Interview with Giacomo Baldelli (November 2018)
Thanks for having me back!
NIDRA is a show for electric guitar and video that I produced with amazing OOOPStudio – the Italian videomakers Alessandro Grisendi and Marco Noviello – back in 2015. I wrote a brief script and chose the main core of the music (Electric Counterpoint by Steve Reich, Vampyr! by Tristan Murail, Another Possibility by Christian Wolff, my version of Dream by John Cage, Trash TV Trance by Fausto Romitelli), and OOOPStudio developed several short movies tailored on these works. We’ve been touring this project around the US and Europe since then. The hardest part of it – besides performing such challenging music – is to make eveybody understand that it’s not a “concert with video” or a “video installation featuring live music”, but here electric guitar and video have the same importance. NIDRA is made by these two components interacting together.
It was great to be back in Venice! Just the other day I realized how strong my connection with this city is. Besides having some of my best friends there, I have a bunch of beautiful “ musical memories” related to Venice; my first Biennale Musica back in 2010 performing music by Riccardo Nova with Icarus Ensemble and the workshop that I taught at the Cini Foundation in 2016 about the music for electric guitar by Fausto Romitelli.
Performing NIDRA at Biennale Musica 2018 was an honour. Everything worked out perrfectly and I was amazed by the audience. Such a big crowd for Sunday night 11pm concert!
The selection process of the music for Electric Creatures was long and winding (…). I changed my plans multiple times. I questioned myself almost everyday about the direction to take. It took me more than a year to have the final tracklist. I can say that in the beginning the album was supposed to be more “traditional”: a collection of American music for electric guitar. Later I realized that it didn’t make any sense. There are already tons of albums conceived like that.
I wanted to make an album of “contemporary/new/avantgarde” music that could mix together complexity and accessibility. From my point of view Electric Creatures combines musical depht and, let’s say, the way of “delivering the message” typical of popular music.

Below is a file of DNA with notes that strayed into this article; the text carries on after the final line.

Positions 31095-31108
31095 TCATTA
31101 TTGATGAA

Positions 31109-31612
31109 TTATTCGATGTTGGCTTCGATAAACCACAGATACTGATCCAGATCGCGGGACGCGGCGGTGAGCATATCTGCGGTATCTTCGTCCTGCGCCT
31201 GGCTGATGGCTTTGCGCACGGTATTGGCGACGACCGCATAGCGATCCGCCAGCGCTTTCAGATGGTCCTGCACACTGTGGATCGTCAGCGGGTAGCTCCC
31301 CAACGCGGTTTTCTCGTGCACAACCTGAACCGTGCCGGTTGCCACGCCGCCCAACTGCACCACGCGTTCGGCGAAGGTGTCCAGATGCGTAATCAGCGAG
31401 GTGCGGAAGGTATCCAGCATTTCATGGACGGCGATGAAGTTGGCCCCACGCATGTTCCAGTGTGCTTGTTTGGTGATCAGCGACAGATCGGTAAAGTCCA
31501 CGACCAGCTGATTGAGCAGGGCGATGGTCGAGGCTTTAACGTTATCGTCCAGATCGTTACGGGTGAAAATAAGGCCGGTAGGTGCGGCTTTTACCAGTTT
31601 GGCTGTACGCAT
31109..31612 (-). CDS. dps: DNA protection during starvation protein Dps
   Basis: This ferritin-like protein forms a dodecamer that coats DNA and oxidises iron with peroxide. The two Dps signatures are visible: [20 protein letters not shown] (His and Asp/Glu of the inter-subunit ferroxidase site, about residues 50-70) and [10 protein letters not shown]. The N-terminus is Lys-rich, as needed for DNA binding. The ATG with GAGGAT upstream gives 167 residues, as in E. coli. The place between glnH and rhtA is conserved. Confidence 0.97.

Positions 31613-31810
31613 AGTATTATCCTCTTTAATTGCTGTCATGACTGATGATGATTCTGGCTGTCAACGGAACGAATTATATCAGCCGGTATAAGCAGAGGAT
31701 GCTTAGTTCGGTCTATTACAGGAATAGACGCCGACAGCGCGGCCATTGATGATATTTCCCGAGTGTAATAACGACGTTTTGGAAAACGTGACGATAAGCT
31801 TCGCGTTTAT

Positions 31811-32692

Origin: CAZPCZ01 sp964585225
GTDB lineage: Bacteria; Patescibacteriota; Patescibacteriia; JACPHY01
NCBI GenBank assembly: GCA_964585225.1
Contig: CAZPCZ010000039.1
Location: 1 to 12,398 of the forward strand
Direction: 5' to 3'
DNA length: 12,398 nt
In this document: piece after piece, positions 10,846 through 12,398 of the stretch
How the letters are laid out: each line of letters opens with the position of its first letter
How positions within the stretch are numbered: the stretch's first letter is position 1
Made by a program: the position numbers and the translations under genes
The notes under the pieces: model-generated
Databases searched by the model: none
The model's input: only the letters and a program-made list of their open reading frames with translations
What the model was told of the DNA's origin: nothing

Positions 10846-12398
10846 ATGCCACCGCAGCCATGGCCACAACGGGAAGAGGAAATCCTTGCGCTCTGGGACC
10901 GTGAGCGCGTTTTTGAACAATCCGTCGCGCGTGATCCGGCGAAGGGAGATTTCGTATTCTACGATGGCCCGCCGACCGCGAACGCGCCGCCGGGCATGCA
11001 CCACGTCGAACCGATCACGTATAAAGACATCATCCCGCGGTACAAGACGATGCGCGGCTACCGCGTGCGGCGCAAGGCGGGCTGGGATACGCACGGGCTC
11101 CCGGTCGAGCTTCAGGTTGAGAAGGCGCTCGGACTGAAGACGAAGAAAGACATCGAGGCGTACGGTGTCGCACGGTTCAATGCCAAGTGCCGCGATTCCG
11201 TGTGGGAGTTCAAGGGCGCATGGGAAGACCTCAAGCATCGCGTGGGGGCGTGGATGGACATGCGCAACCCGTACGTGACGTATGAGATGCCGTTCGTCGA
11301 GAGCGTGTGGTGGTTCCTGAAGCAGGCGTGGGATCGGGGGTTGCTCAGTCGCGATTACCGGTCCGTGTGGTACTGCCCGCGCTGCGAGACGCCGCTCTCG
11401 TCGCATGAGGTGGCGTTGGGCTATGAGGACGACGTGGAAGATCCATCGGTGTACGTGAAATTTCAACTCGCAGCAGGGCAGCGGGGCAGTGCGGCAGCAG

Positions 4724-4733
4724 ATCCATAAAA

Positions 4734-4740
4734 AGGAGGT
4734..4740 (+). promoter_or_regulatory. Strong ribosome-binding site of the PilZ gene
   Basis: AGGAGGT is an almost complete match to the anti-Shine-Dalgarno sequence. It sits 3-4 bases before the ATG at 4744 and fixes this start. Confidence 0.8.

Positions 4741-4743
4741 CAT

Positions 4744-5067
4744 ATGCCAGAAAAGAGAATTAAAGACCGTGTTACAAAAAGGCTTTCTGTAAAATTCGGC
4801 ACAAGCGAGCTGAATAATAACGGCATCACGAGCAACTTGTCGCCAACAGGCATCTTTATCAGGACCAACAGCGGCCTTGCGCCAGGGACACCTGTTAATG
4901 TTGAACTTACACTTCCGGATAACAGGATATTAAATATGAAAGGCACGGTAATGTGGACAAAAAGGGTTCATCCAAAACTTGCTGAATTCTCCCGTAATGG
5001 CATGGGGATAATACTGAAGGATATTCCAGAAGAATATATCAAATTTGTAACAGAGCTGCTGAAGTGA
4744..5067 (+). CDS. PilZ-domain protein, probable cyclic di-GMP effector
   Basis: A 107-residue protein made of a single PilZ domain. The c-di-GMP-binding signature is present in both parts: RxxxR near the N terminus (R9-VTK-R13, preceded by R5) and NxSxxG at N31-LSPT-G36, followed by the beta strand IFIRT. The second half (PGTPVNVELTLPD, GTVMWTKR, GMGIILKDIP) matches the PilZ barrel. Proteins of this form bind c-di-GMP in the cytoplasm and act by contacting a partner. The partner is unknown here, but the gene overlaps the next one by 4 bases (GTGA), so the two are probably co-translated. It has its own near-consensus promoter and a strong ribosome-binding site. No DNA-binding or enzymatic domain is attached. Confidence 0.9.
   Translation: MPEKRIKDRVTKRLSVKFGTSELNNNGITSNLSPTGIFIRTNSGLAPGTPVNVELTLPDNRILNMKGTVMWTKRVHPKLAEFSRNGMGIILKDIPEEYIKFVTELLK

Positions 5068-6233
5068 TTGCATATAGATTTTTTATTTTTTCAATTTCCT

Thank you very much! Well, I would say ambient music is one of my main inspiration these days. One of the albums that I was listening the most while I was working on EC was Thursday Afternoon by Brian Eno. So yes, we can definitely connect my version of Until it Blazes to that kind of music. My version is the result of hours of work and talk with Eve (Beglarian), who explained to me the idea of the piece and what she wanted to have from my recording. At the same time though, she always let me free of making my own decisions, trusting my point of view. I believe that one day she said something like” think of me as your Brian Eno and you are Bono”: for those who have a little knowledge about rock music history the message is loud and clear. The large part of the credit for the liquid sound you mentioned also has to be taken by Alessandro Grisendi who mixed the album. He was great to develop my ideas of sound into something real.
I would also like to say that Until it Blazes inspired the creation of a little track. It’s the track that opens the album. I was lucky enough to have Kate Soper – singer-composer, 2017 Pulitzer Prize Finalist – working with me on that. She’s the best.
I loved “Grab It!” by Jacob TV too, how did you choose it? Is it true that this piece was originally composed for saxophone?
Yes, it’s true. The piece was composed for saxophone and boombox track – as the composer likes to call it -. I honestly don’t like the original version.
One day I was watching guitar videos on Youtube and I found – literally by accident – the Kevin Gallagher version for electric guitar. That really blew my mind. It was the turning point for the album production. Also I find the social meaning of it – celebrating life through the words of prisoners sentenced to death – extremely deep.